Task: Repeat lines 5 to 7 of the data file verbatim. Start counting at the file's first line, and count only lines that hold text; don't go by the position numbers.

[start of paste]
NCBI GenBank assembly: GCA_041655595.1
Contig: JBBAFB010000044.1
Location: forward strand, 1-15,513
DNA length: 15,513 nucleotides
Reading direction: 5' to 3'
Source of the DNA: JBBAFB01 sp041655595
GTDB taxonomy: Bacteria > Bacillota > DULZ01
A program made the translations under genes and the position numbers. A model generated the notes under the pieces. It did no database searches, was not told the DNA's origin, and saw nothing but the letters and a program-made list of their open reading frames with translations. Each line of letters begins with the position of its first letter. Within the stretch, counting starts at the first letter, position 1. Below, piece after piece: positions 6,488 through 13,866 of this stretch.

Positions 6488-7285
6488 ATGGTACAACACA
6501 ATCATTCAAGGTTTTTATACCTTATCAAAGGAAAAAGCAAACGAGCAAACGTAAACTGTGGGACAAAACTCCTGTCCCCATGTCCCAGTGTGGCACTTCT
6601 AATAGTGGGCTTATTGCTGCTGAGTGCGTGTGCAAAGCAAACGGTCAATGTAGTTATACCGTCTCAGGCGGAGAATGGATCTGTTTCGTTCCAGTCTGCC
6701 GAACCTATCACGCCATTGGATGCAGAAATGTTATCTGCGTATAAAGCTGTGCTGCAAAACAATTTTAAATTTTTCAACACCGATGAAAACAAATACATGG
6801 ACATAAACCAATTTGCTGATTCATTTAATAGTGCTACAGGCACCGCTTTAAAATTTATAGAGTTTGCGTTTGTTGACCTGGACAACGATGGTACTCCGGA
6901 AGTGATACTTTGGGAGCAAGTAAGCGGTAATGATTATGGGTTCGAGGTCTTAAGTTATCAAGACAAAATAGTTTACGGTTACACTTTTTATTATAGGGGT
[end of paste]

Reading direction: 5' to 3'
Source of the DNA: JBBAFB01 sp041655595
GTDB taxonomy: Bacteria > Bacillota > DULZ01